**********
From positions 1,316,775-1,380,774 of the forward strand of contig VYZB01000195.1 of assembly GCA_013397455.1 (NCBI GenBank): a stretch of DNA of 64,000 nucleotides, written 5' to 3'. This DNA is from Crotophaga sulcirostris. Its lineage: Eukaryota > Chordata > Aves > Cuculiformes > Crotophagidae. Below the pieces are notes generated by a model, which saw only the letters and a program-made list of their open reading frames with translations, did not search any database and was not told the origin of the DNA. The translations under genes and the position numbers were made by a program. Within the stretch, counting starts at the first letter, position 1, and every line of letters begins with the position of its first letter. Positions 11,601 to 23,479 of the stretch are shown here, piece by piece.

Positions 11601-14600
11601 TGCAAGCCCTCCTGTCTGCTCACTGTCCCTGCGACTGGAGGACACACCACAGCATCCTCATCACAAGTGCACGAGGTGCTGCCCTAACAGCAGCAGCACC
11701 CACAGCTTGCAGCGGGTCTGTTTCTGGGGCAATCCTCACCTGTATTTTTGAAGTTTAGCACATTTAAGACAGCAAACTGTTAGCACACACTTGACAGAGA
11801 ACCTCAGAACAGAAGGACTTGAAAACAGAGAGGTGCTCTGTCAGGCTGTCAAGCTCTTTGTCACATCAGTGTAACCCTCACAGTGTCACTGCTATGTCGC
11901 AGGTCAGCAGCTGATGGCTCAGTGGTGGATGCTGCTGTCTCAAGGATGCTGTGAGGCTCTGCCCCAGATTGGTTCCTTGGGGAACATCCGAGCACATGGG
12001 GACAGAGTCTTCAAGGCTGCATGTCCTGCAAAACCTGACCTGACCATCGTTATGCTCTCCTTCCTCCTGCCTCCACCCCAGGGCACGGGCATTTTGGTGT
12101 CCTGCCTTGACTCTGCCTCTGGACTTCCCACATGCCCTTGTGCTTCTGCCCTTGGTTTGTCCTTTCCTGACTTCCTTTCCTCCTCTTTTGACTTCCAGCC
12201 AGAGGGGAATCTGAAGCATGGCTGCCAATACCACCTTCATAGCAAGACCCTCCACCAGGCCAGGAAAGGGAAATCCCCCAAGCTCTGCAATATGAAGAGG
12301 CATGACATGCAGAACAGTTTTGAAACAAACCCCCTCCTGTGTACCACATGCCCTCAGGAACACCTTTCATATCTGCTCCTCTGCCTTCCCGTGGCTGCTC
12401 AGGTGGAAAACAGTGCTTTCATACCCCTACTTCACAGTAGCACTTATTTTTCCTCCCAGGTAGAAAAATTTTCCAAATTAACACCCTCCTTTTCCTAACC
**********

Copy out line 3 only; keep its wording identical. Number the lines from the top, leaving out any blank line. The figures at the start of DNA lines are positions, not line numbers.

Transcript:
11601 TGCAAGCCCTCCTGTCTGCTCACTGTCCCTGCGACTGGAGGACACACCACAGCATCCTCATCACAAGTGCACGAGGTGCTGCCCTAACAGCAGCAGCACC